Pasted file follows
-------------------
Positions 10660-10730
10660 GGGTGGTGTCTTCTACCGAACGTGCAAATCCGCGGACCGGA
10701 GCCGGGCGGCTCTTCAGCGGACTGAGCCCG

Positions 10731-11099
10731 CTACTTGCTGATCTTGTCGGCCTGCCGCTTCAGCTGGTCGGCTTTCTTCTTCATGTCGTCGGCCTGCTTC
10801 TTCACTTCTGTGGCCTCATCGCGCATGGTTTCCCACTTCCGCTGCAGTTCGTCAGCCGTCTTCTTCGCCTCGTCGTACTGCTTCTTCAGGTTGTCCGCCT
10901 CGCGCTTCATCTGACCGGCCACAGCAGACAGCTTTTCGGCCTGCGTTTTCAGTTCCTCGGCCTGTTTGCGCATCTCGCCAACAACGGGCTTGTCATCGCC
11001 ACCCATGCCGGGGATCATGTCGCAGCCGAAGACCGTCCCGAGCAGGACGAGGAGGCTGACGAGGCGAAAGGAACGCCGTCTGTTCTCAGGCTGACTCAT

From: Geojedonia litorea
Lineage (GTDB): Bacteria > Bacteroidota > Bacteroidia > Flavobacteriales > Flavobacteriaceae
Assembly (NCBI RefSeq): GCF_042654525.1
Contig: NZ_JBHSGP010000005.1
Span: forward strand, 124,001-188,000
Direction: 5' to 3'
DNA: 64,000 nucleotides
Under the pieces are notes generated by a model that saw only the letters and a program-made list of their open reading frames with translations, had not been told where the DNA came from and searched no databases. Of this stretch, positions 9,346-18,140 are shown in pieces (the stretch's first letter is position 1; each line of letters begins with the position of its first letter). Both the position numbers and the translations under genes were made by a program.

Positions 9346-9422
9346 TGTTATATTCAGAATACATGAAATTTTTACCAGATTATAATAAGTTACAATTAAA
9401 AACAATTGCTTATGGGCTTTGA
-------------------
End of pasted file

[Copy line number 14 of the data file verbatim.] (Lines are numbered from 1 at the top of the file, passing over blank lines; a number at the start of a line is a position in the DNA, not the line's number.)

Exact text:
Direction: 5' to 3'